you’ll remember hila from her things i like right now a while back. we’ve teamed up for a cool little project where we pick a film, i create some colour comparison mash ups (be it with art, fashion, vintage…) and hila writes a short piece of fiction based on the results. i was immediately intrigued when hila suggested the idea, as it combines creative strengths from both sides – and i am in awe of anyone who can write creatively.
the first film is bright star directed by jane campion, which tells the story of the romance between fanny brawne and john keats. i paired stills from the film with paintings by edmund c. tarbell, an american impressionist who often painted portraits and scenes of his wife and children. hila’s piece of fiction follows.
fanny brawne sits in a corner and watches an ailing man duplicate words. her needle tears and reforms incisively.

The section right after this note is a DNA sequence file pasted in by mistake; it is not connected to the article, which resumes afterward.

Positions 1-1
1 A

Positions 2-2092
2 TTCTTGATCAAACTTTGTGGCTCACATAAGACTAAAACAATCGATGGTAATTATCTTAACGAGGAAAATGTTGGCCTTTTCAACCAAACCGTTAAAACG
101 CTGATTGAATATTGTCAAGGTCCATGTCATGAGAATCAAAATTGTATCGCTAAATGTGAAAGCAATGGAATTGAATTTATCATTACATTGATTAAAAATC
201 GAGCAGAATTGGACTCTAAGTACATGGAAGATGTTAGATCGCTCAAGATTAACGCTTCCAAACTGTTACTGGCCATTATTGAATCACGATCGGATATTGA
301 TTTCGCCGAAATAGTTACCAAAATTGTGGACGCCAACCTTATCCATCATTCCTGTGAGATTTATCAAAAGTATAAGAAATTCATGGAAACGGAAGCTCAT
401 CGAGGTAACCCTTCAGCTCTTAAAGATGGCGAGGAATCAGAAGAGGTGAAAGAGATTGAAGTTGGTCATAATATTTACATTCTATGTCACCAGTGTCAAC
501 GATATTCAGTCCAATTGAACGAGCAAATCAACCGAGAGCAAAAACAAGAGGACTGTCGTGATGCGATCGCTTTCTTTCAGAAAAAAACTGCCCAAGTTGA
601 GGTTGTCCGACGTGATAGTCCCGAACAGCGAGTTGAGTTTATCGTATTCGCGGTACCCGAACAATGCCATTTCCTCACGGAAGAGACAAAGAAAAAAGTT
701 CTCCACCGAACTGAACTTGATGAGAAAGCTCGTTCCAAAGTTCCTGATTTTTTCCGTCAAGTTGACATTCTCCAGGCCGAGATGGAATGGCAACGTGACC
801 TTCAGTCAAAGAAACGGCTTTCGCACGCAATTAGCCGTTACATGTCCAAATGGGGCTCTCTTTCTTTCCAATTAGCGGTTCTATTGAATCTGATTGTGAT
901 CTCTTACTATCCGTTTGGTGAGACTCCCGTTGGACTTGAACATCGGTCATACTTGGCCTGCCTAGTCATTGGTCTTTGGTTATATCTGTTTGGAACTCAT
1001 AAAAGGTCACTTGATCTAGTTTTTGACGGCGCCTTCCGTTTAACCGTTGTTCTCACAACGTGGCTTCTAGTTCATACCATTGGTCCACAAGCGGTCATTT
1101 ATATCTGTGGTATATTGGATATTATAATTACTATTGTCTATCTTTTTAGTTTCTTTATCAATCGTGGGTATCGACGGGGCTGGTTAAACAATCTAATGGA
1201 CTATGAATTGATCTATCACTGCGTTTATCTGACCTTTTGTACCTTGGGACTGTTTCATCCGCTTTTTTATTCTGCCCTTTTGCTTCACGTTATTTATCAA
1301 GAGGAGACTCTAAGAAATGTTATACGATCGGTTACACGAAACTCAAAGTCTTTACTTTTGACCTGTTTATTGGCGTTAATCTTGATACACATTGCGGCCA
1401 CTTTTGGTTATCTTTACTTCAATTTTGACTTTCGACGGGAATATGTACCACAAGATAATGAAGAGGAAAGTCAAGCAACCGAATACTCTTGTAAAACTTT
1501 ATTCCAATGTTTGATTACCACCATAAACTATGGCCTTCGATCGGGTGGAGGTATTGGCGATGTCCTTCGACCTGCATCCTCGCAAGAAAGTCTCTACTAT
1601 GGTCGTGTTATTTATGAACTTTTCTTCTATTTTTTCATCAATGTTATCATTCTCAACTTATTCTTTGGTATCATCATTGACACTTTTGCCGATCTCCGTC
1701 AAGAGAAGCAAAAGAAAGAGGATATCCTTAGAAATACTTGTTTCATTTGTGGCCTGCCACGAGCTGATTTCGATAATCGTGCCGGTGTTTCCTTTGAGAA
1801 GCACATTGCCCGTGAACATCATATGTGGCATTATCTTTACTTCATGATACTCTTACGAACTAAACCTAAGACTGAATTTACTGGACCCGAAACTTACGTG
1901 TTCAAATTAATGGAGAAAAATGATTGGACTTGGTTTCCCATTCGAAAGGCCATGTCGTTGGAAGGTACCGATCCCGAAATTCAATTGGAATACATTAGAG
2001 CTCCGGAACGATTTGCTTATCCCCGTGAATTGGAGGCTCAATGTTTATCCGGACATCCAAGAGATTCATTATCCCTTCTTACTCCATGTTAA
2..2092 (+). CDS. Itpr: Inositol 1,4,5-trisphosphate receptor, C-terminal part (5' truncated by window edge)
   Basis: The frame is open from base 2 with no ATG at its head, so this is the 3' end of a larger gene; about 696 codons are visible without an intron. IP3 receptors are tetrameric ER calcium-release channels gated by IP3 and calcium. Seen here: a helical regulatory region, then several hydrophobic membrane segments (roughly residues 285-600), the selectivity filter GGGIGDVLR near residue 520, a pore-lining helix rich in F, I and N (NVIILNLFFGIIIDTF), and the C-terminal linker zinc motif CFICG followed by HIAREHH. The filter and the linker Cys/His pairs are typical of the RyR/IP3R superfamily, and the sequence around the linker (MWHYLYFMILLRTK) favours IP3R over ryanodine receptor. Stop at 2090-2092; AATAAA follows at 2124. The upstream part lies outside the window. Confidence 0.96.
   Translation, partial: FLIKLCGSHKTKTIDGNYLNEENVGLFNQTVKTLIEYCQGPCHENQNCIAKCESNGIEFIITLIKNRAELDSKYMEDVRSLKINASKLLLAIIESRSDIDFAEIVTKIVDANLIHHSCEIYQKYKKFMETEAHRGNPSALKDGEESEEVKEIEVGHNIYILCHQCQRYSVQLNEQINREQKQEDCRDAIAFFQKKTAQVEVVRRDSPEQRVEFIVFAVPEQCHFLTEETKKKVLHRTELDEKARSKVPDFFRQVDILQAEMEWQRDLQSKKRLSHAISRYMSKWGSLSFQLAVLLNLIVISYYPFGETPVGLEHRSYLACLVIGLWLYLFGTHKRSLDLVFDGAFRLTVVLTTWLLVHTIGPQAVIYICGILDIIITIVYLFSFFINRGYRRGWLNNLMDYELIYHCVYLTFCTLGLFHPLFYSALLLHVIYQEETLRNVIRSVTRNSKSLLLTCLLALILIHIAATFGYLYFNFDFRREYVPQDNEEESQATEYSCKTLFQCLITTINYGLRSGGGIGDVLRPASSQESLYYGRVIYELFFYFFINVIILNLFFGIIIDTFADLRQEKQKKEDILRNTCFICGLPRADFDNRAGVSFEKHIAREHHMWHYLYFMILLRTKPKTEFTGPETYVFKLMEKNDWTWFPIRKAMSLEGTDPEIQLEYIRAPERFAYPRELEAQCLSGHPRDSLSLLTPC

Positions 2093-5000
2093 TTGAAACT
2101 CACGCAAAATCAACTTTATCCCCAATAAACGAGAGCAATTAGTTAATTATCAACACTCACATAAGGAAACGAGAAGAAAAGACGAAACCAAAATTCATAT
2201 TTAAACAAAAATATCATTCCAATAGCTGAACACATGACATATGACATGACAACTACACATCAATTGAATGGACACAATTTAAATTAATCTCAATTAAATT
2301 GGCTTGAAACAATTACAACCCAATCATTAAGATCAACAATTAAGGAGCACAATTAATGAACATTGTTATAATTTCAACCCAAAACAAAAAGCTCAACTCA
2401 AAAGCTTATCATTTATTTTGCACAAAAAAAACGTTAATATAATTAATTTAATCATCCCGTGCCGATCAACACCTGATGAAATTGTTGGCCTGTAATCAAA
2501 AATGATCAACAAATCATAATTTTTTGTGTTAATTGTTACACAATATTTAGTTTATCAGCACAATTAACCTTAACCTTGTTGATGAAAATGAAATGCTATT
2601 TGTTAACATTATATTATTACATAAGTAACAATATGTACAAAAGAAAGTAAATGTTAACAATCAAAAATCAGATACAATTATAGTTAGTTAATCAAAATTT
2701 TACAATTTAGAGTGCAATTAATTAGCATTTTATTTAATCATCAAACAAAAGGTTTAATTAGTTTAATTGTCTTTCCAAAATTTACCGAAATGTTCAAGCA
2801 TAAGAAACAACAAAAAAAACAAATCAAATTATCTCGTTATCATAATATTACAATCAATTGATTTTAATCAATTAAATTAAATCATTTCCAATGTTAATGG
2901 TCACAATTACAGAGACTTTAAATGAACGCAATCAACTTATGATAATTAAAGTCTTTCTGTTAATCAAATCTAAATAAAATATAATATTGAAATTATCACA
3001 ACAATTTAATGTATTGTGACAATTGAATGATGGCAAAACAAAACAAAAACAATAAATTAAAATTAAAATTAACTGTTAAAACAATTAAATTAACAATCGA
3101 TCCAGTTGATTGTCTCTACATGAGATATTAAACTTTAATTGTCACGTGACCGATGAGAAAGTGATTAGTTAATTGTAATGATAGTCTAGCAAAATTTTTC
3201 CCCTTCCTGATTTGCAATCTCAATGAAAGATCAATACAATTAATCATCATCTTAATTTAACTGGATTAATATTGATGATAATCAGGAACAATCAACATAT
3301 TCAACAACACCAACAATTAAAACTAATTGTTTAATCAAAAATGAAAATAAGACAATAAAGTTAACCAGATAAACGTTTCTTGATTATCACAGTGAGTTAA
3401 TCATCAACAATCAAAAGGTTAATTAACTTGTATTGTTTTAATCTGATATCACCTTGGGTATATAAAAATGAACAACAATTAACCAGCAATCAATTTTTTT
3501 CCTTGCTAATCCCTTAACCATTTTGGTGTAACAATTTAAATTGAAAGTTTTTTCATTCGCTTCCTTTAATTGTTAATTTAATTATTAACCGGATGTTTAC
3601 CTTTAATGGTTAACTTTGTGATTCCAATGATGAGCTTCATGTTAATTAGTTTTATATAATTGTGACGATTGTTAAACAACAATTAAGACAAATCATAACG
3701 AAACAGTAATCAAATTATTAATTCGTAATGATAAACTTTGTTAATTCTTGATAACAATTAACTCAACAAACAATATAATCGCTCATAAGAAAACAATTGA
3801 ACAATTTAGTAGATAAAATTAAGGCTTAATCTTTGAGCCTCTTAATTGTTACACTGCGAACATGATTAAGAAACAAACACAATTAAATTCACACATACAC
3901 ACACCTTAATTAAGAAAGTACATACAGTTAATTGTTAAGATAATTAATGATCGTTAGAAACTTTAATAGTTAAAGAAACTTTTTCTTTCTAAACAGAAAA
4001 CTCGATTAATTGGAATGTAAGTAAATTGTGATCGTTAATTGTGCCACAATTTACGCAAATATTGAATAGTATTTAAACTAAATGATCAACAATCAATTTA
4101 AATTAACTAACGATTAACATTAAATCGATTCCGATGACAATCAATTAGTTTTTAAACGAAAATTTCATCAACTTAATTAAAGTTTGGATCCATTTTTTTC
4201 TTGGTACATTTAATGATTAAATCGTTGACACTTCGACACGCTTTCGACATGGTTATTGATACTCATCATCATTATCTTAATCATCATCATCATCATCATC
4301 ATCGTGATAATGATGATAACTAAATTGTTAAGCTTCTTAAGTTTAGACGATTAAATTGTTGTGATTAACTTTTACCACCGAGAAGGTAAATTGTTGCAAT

she imagines a tweed suit that can be gilded with unutterable sentences. she would sew this suit as armour, lain against a rapt chest that beats irregularly with illness.
she knows her woman’s work is really a form of enlivening. an act of creation and generosity.
fanny’s watching becomes a topic of fascination for someone who reads letters meant only for her. after her mother’s death, a young girl likes to sit in the enclosed space of a torn armchair, examining the cover, the pages, the smell of a book of letters with fanny’s name. this too is an act of evasive generosity, parcelled out through distance.
she mirrors what fanny creates. in her bed at night, she lays fabric before her and rips neat squares. they cover one another like a palimpsest. what clever fingers can do is bind the trauma of experience with love.
her mother liked the quiet contemplation of needlepoint. like praying, she would say. and so her prayers come as a form of domestic reconstitution, not sublime poetry. the revenant residue of someone who will be forgotten, while words remain.
fanny feels his straining beneath clothes as she sits in corners, wrapped in chairs like a cocoon. this evasion, this bodily separation, comes together through her sharp needle, moving in, moving out.
words by hila schachar.